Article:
They just don't care.  There's no point or concern that they have, because, after all, it's not like you're the only intern on the planet or qualified to do this job.  There are others. Their desire to negotiate is really small.
Let me summarize for you where you stand.

On the one side there is a rock. On the other side, there is a hard place.  You are somewhere between the two.

If your goal is to just make the connection and they are not respond, send an email to HR with the subject line, "Are you okay?"  The message may read something along the lines of, "I have emailed and I am do you and had not received a response.  I have a few questions about the job offer.  Would you give me a call, please?  I just want to make sure you are okay?  My experience of you is that you would normally get back to me but since I haven't heard, I just want to make sure that you are all right."

That will usually "guilt them" into surfacing.

 

Do you think employers are trying to help you? You already know you can’t trust recruiters—they tell you as much as they think you need to know to take the job they after representing so they collect their payday.

The skills needed to find a job are different yet complement the skills needed to do a job.

Jeff Altman, The Big Game Hunter has been a career coach and recruiter for what seems like one hundred years.

JobSearchCoachingHQ.com changes that with great advice for job hunters—videos, my books and guides to job hunting, podcasts, articles, PLUS a community for you to ask questions of PLUS the ability to ask me questions where I function as your ally with no conflict of interest answering your questions.

Connect with me on LinkedIn

You can order a copy of “Diagnosing Your Job Search Problems” for Kindle for $.99 and receive free Kindle versions of “No BS Resume Advice” and “Interview Preparation.”

JobSearchTV.com

Why Do People Hire Career Coaches? | JobSearchTV.com

I offer one basic reason and offer two scenarios for why someone should hire a career coach.

the-thrill-is-gone7_thumbnail.jpg

Summary

"Why Do People Hire Career Coaches?"

The 1st answer I'm going to say may sound flip to some of you and self-serving to others, but is factually correct. The answer is, "because they are smart."

They know they need help. They haven't been able to figure it out for themselves so they do the smart thing. They are getting advice. They are getting help from someone who knows better than they how to get the result that they want. Let me illustrate. Let's start with the job search scenario and then go on to a few others.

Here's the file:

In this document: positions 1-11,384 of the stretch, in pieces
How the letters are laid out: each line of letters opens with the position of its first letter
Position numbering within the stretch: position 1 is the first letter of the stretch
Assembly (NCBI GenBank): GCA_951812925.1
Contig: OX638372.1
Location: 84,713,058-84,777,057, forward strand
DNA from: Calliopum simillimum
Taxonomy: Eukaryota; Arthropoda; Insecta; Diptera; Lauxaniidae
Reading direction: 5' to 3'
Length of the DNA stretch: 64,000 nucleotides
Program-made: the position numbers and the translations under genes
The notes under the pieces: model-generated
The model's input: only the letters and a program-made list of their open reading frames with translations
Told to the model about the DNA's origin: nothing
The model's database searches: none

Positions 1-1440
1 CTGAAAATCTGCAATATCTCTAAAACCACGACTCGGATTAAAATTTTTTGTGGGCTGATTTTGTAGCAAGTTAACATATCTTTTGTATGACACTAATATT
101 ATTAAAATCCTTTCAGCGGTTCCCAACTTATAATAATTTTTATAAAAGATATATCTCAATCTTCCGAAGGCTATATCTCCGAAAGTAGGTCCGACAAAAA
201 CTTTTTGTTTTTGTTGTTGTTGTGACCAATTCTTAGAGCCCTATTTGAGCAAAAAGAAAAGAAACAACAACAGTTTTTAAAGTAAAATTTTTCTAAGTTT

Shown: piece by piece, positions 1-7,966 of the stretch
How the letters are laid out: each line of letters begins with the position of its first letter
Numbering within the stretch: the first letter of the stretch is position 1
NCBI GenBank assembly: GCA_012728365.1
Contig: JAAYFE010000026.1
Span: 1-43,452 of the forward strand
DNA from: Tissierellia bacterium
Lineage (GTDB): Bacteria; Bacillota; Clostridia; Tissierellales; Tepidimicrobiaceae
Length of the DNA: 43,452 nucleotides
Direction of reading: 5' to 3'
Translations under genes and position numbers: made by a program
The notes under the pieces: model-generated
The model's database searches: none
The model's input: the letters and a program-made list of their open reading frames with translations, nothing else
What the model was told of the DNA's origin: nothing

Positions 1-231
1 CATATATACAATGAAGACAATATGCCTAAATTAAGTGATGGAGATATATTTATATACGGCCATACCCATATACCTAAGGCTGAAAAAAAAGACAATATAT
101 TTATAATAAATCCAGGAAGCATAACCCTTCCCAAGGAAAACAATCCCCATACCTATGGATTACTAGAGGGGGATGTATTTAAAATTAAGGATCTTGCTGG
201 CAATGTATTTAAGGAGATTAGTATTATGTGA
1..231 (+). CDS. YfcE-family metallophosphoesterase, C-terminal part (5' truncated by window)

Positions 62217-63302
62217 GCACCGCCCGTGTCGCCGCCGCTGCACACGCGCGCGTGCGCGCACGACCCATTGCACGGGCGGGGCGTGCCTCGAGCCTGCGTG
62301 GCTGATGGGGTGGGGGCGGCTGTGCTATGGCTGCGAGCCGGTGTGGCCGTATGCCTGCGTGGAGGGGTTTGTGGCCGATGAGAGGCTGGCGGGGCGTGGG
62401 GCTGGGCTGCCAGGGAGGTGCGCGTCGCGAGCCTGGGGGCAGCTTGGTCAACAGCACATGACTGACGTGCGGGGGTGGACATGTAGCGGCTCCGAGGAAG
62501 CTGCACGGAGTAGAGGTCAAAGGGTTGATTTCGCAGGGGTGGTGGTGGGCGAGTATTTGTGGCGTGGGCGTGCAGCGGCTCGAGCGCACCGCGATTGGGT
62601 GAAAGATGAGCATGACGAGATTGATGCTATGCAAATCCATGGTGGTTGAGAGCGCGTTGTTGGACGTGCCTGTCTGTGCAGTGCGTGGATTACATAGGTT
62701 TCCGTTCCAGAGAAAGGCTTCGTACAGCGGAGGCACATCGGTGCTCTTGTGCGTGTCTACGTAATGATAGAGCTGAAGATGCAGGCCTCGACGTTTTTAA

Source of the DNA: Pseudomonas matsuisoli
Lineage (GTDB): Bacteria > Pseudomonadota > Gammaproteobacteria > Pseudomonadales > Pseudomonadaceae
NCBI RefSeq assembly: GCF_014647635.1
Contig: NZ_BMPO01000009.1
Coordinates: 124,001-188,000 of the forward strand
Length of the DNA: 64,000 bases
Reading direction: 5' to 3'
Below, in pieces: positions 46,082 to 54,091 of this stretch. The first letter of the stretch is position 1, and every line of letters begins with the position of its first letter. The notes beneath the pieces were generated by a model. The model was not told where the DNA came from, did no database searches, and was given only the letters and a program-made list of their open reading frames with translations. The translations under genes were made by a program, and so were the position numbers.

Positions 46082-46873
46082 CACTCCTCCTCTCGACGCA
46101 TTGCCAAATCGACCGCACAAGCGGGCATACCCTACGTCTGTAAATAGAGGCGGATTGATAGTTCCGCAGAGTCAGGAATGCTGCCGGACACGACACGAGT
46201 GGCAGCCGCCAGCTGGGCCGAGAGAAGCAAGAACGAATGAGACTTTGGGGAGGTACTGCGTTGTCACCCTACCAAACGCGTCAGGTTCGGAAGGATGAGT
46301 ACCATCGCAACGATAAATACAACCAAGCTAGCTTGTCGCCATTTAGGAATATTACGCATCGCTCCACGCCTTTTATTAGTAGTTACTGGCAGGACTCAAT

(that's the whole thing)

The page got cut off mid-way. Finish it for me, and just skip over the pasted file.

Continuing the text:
In a job search, a person has been hitting their head against the wall. They're not getting the results they want. They had been talking to friends, family, former managers, anyone that they know who know little more than day in order to get advice.  Doesn't it make sense to ask someone who has far more experience than they in helping people find work to help them get results?  Of course it is.  It is smart.

Let me give you another scenario.  Someone is in a career they don't really care for. They are bored. Listless.  They are behaving weirdly with family.  Behaving this way because they are just not happy doing the work that they are doing.  They go to a career coach for help.

Career coaches have tools and experiences that will help a job hunter, help you as a professional who is struggling with what to do next. They may be able to help you get to where you want to faster.  Now you may still fumble around because it's not like I'm going to listen to you and say, "Oh!  You should be a dentist!"  It doesn't work that way.

We only learn a certain amount from each person AND we can move things along much faster than if you don't see a career coach.

My site, JobSearchCoachingHQ.com is geared toward the job hunting side of life.  

It is very inexpensive if you join there. You'll get access to curated information that will help you find work much faster PLUS the ability to ask me questions, all at a very reasonable price.

If you want to do one-on-one coaching with me, I will help you get to the finish line fast..

If you want to do career coaching,. I do it, and a lot of other people do it. But, coming back to the original question, the goal is not to wander through your life, dissatisfied,, wandering through life unhappy. Life is hard enough. Get help.

Certainly in job search, certainly in other then venues, the people who you go to for advice, have little more experience than you do. What makes you think you're giving you the right information?

Better to get to a coach than fumble around.